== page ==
The last two verses look toward the last days when those who have been captive in Egypt and Assyria (Iraq) will be able to return to Jerusalem at Mt. Zion to worship the Lord with great rejoicing. Here is another old charismatic song that sums up this momentous event.
Let’s go up to Zion
Let’s go up to Zion
Let’s go up to Zion
The City of our God.
There’s oil and wine in Zion
There’s oil and wine in Zion
There’s oil and wine in Zion
The City of our God
So Sing Halleluiah
There’s joy in the Lord
Paul speaks of a Holy fear of falling short of God’s purposes for our lives. God has ordained a plan and purpose for each of us before the foundation of the world. This is true of the Lord Jesus Christ as spoken in Rev 13:8. “The Lamb slain before the foundation of the world.” This is the primary thought throughout this whole chapter. God has a plan for the church and for our individual lives and we need to press in with all we have that we might fulfil that plan and not fall short of it. God will provide the needed grace and resources for that plan to be achieved. Failure to hit the mark will be due to our unwillingness to press in to all that God has for us. Paul here is relating the Fear of the Lord which serves as a catalyst to provoke us forward so that we do not fail in this opportunity. We do not want to have to stand before the Lord with the knowledge of falling short by not availing of His grace. God has a mark for each of us and we do not want to fall short of it. The Fear of the Lord is the beginning of wisdom and understanding. It helps to get us on course and keep us there.
What is our destination? It is Spiritual Mt. Zion; it is to go beyond the veil because this represents the dwelling place of the presence of the Lord. Paul is reminding the brethren to not make the same mistake the children of Israel made in their journey. They fell short of entering into the Rest that God was calling them to.
In verse 2 we see the importance of receiving the Word that is spoken with FAITH. One can hear a powerful Word spoken week after week and yet not allow that Word to effectuate because of unbelief. It is important to have the mind-set and attitude of letting faith arise each and every day; especially when the Word of God is spoken. If we fail to apply the Word to our lives by faith the heart will begin to harden and become indifferent. This kind of heart has no capacity to grow in faith and grace (Heb 12:15). Paul then goes further in explaining the concept of true Rest. God had a purpose and plan for the children of Israel when they came out of Egypt; it was to enter into their Rest (Canaan land). That generation failed and came to know God’s breach of promise (Num 14:34). We must understand that God’s promises to us are conditional. The fact that there was breach of promise was not due to God failing to deliver it was due to Israel not appropriating God’s provision of grace in the wilderness. This is a sobering reminder to each of us today.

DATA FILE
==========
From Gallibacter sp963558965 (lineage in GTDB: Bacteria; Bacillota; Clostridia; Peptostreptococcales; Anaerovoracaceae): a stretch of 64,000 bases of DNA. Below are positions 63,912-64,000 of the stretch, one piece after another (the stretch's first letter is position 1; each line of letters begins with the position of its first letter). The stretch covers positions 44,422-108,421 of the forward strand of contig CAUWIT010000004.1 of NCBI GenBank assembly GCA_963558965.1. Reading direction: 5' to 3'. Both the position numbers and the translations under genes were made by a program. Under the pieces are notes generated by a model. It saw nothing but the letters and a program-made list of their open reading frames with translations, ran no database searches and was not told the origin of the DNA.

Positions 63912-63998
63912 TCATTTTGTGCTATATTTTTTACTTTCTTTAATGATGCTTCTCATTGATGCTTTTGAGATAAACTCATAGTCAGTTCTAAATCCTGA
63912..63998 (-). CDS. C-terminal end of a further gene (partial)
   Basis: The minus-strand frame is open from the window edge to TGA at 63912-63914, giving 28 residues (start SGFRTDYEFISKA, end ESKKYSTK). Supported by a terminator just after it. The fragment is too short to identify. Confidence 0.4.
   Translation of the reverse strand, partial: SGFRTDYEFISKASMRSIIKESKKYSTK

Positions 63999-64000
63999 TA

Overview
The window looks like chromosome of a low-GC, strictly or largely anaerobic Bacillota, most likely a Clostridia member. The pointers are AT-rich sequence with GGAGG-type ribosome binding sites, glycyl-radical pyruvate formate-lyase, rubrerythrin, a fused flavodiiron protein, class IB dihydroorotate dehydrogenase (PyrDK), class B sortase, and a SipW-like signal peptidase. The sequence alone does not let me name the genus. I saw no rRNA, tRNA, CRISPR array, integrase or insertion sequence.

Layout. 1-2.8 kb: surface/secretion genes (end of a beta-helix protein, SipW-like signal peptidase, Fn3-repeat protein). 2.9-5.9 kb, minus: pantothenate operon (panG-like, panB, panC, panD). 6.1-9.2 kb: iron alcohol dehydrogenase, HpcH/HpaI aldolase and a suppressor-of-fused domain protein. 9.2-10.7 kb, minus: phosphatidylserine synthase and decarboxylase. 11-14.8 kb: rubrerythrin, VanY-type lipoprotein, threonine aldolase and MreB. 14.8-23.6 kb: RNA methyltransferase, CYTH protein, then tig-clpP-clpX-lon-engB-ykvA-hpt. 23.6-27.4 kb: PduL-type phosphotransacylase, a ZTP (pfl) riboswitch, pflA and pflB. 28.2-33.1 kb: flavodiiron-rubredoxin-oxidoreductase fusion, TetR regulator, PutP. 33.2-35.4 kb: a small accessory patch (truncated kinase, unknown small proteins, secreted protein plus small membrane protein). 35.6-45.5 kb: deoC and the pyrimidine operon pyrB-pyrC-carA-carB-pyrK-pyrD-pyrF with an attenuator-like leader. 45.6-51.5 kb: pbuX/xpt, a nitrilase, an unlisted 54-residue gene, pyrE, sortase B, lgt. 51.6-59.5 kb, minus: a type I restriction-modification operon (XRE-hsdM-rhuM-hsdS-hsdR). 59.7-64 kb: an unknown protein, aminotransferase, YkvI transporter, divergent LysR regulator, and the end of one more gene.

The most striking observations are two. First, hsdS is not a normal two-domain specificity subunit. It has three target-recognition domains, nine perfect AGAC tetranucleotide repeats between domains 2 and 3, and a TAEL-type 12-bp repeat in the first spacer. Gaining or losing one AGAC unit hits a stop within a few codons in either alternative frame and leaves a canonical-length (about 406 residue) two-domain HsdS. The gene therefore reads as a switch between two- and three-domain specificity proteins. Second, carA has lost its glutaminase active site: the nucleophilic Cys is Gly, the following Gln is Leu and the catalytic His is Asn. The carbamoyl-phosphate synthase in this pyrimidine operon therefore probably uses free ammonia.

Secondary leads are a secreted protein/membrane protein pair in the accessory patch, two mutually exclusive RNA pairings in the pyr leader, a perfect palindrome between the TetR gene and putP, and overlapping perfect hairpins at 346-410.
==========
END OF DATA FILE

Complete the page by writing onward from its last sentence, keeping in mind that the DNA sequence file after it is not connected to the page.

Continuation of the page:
We come to know the true definition of Rest by examining verse 4. God worked for 6 days in the creation and then Rested on the 7th. What does the Rest of God mean for us as modern day believers? It is a place that God brings His people to where they learn to cease from striving and personal ambition. A time where the focus is entirely upon God, free from worry and concern so that God can flow freely and powerfully through His people. It helps us to appreciate that our efforts and work are not sufficient in achieving the objectives of God. It can only take us so far. When we come to the end of our strength we can then REST in His ability to finish the work and bring us through. The REST of God will never be achieved if we do nothing and simply wait upon God. It requires effort on our part, a labouring and working to enter into that REST (vs 11).
It must also be understood that we cannot achieve God’s objectives by relying solely upon our strength and works. This is an area where the church needs to be careful. The enemy seeks to over-engage ministries in worthy like endeavours with the purpose of wearying out the saints. These ministries and programs become legitimized because one can easily point to testimonies and success stories. The question we must always need to ask is whether God has spoken and endorsed it. If we are constantly involved in works and consumed in busyness we will miss that still small voice. This is dangerous because we can then come into a position of presuming the will of God. The Lord faced this same situation in His ministry. He had to come into a place of Rest so that He could be refreshed and revived. He also needed to hear the instruction of His Father from that Position of Rest. There is a Rest for the people of God; now more than ever we must boldly press into the throne of grace. It is there where we find strength and God’s enabling power to carry forward the work of God.